FIG. 6C illustrates a top view of another novel LED. Specifically, the LED 635 has two square portions 640 and 647 joined by a rectangular portion 642. Square portion 640 has a bonding pad 645 located thereon and square portion 647 has bonding pad 650 located thereon. By placing bonding pads 645 and 650 on each side of the rectangular portion 642, a more uniform amount of light power emitted from the rectangular portion is achieved compared to the LED 615 illustrated in FIG. 6B.

FIG. 6D illustrates a top view of yet another novel LED. A bonding pad 670 is placed adjacent to the rectangular portion 660 of LED 655.

Accordingly, the bonding pad 670 does not block any light emitted from the elongated portion. Moreover, whereas the placement of the bonding pad in FIG. 6C may result in a reduced amount of light in the center of the rectangular portion, the placement of the bonding pad 670 in FIG. 6D ensures a more uniform distribution of light emitted from the center of the rectangular portion 660 of LED die 655.

FIG. 6E illustrates a top view of yet another novel LED. A rectangular portion 680 of the LED die 675 is surrounded on all sides by a bonding pad 685. By surrounding the rectangular portion 680 of the LED die 675 by the bonding pad 685, a uniform distribution of light emitted from the whole rectangular portion 680 of the LED die 675 is achieved compared to the LED dies illustrated in FIGS. 6B-6D. In accordance with one embodiment of the present invention, Dy in FIGS. 6B-6D can be less than or equal to 50 μm. To maintain the same emitting power as conventional LEDs, Dx in FIGS. 6B-6E is selected such that the die area of the LED is the same as the die area of conventional LEDs.

FIG. 7 is a highly schematic illustration of a semiconductor device 1 for imaging optical code symbols, in particular bar code symbols, in accordance with the present invention. This semiconductor device may find preferred application as a sensor for imaging a field of view of a bar code reader, and may be used together with some or all of the elements described above, such as in a miniature imager, together with the above described LEDs, and so forth.

The semiconductor device 1 comprises no more than 1024 pixels 2. Preferably, the number of pixels is between 256 and 1024. A preferred embodiment may comprise, for example, 512 pixels. The pixels, 2 each have an aspect ratio that is greater than 2 to 1 with a short dimension not greater than 4 μm and not less than 2 μm. While it is generally possible to provide the pixels, e. g., in staggering alternate rows of pixels by one half pixel relative to each other as described above, it is presently preferred to arrange the pixels in a single row as shown in FIG. 7. As is clear from the FIG. 7, the pixels are arranged with the long dimension perpendicular to the row, and with the row being formed with the short dimensions of the pixels being placed adjacent to each other. An aspect ratio of the pixels of more than 2 to 1 will provide superior results for the semiconductor device in reading bar code symbols since the bars and intermediate spaces of the bar code symbols may be well distinguished despite the small size of the semiconductor device.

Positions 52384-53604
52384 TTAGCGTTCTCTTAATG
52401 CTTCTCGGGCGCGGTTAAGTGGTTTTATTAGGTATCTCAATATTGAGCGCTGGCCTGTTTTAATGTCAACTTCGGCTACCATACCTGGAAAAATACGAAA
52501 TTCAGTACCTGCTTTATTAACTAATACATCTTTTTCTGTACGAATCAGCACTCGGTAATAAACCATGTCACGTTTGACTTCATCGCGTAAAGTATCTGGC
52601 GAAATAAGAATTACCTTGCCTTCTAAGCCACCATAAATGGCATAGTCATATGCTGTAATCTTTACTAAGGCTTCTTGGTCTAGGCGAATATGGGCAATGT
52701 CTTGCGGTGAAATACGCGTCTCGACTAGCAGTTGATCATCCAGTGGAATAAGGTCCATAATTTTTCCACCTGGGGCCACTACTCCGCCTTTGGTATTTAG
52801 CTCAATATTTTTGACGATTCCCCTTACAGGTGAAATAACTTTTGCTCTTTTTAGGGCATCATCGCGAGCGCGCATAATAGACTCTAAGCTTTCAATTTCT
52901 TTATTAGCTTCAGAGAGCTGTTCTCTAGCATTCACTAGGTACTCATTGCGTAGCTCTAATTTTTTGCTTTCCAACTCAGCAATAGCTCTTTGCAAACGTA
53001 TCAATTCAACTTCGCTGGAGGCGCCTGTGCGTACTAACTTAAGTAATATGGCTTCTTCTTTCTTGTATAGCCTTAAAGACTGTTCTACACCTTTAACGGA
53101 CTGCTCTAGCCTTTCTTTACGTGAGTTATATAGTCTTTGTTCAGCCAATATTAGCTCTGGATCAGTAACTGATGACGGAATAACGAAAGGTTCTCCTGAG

Such a semiconductor device as described above may form a sensor for imaging a field of view in a bar code reader. Such a sensor is particularly small, but is still capable of reliably imaging a bar code symbol. Since a single semiconductor device of the present invention is sufficient for imaging a bar code symbol, the sensor (and, thus, the bar code reader) may be extraordinarily small which is particularly useful for portable and/or miniature applications of a bar code reader.

The present invention has been described with reference to an exemplary embodiment. However, it will be readily apparent to those skilled in the art that it is possible to embody the invention in specific forms other than that of the exemplary embodiment described above. This may be done without departing from the scope of the invention as defined by the appended claims.

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Classifications
U.S. Classification235/454, 257/E27.13
International ClassificationH01L27/146, G06K7/10
Cooperative ClassificationG06K7/10722, H01L27/146
European ClassificationG06K7/10S4D, H01L27/146